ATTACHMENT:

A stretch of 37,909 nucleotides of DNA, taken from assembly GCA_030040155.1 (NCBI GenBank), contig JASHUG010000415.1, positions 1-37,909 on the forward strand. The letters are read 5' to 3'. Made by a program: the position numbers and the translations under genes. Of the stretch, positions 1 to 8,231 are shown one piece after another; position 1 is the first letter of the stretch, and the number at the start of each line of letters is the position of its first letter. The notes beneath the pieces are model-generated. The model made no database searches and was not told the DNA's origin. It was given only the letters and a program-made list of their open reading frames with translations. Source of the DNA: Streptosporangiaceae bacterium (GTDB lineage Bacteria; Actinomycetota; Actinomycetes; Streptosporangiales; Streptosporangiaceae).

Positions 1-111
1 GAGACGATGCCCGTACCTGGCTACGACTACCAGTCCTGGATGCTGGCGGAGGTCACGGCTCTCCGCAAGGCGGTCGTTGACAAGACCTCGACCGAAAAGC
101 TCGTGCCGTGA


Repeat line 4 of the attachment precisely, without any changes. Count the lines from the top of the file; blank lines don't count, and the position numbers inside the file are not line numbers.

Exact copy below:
101 TCGTGCCGTGA